Teresa Beattie stands at her front door with her granddaughter Sarah in her arms, surveying what looks like a wet battlefield.
“We were lucky last winter,” she says, recalling how in 2020 she and her husband, Edward (82), had to leave their home from February until a few days before Christmas because of flooding.
Their front path once ran down to a gate, which opened down steps on to a low road. A small stream alongside her home went under a bridge to the other side of the road and meandered through fields and a listed habitat on to a turlough called Lough Funshinagh, just west of Lough Ree in Co Roscommon.
But all of that is changed now. Rock and hardcore has been used to raise the level of the road by about 10ft. It is now higher than the top of the garden wall and gate in front of the Beatties’ home.
The farmland across the road has been covered by the lake, mature trees stand dead in the water and about a quarter of a small spruce forest facing the lake is withered and brown.
The turlough has, since 2016, stopped doing what turloughs are supposed to do: drain through fissures in the rock and provide capacity for winter rains.
According to the Geological Survey of Ireland, Lough Funshinagh has become “unlike other turloughs in Ireland” as it “does not get the opportunity to reset its flood pattern each year”.
The Beatties’ neighbour and distant relative John Beattie explains the rising floodwaters from the lake were coming up the small stream, under the bridge and advancing on cattle sheds and septic tanks. To prevent an environmental disaster the council raised the road four times and the opening for the stream under the bridge was blocked.
While keeping the lake back, the council laid on a number of heavy-duty pumps to take stream water across the road into the lake.
At night the whole ensemble is lit by arc lights to prevent a car going down a bank from the elevated road. John Beattie says he listens and goes out to check on the pumps at night, as a sudden failure could spell disaster.
Disaster has already struck for some. In 2016 a team of about 60 council workers and locals battled day and night to place 10,000 sandbags in front of the home of the O’Meara family.
A mound was built around the back garden, cutting off a corner of the lake, and submersible pumps were again used to return seepage to the lake. It saved the home and septic tank from flooding on that occasion, but the property was lost to a larger flood in 2018.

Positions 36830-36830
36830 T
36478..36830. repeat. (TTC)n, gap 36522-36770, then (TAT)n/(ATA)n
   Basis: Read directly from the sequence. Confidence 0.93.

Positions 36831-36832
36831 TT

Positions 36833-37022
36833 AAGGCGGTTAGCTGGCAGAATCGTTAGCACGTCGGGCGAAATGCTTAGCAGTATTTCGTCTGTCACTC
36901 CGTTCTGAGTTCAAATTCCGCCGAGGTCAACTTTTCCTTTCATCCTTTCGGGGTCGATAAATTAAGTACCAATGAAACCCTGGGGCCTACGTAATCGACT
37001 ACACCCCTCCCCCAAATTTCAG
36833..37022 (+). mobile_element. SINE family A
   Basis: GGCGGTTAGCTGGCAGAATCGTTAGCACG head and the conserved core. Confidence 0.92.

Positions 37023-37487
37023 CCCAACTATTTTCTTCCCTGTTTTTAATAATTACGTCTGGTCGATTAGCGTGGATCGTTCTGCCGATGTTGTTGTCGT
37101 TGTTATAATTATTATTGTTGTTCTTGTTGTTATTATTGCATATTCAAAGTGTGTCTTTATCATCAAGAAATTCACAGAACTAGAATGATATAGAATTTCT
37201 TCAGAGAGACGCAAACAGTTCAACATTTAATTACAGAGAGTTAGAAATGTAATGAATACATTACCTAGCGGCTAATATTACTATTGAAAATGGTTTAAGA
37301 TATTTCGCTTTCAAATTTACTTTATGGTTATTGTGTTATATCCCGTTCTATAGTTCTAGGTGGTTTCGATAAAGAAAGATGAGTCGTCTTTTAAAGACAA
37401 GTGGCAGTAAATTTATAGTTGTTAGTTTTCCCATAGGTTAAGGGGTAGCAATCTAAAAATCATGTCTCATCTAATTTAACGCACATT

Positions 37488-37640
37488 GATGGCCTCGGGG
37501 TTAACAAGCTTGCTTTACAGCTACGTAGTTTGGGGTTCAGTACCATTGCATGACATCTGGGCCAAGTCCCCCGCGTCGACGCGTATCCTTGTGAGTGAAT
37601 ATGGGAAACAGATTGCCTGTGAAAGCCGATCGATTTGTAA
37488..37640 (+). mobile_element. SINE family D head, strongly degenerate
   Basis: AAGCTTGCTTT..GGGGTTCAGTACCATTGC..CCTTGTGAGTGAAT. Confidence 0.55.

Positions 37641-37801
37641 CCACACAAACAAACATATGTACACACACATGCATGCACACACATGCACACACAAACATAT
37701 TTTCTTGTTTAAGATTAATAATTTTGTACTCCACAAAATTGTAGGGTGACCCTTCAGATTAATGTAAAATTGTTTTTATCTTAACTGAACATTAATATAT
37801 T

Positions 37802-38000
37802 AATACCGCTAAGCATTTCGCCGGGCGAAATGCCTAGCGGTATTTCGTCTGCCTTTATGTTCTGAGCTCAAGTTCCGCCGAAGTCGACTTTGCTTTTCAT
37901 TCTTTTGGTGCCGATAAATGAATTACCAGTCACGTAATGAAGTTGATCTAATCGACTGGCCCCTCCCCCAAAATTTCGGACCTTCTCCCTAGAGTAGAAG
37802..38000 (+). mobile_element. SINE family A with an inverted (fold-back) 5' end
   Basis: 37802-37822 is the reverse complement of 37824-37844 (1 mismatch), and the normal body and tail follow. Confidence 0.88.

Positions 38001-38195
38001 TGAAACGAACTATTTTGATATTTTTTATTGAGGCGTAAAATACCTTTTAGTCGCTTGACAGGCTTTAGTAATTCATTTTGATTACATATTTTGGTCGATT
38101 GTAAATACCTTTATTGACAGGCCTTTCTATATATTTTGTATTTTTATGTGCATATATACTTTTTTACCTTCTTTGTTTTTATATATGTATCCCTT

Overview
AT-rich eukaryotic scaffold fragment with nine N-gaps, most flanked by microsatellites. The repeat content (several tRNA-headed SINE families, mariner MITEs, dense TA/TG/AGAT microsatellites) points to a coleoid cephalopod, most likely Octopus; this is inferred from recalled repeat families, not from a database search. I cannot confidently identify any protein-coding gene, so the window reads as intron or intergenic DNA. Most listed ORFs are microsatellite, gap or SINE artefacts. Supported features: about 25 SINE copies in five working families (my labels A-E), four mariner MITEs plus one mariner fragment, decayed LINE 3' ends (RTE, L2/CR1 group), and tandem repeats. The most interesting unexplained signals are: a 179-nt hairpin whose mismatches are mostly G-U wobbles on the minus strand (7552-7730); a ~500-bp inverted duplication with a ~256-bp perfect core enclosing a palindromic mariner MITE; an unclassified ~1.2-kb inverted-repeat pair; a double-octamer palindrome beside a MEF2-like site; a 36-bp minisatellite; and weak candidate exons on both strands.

Across the lake the lower rooms of Tom Carney’s split-level bungalow were flooded when a southwesterly wind blew the water in. The council again raised the road to just higher than Carney’s garden wall, but he calculates that about 180 acres of commonage has been lost including “about 60 acres for me”.
One of those affected is local independent councillor Laurence Fallon, who says he has a history of working with the National Parks and Wildlife Service(NPWS) to protect the Lough Funshinagh Special Area of Conservation (SAC).
In the past, he and neighbours moved their cattle off the land between the high and low marks to protect the reed-bed habitat for whooper swans and migratory birds.
“But it is not even a habitat any more. The lake has gone from less than 600 acres to more than 1,300 acres. The swans do not come any more and habitats have been destroyed”.
Fallon says if one metre of excess water in the lake could be taken off overnight and pumped to Lough Ree, the volume would add just 44mm to its level. But, he adds, in any event the excess water could not be taken off overnight, it would take 60 days and the impact on Lough Ree would be negligible.
He says if the turlough continues to fail to drain naturally, the lake will keep rising. Should it rise another 14ft, it will start to flow overland towards Lough Ree.
Should that happen, the councillor says, the houses and farm land will be lost first, and the environmental pollution from cattle sheds and septic tanks will first poison Lough Funshinagh and then Lough Ree.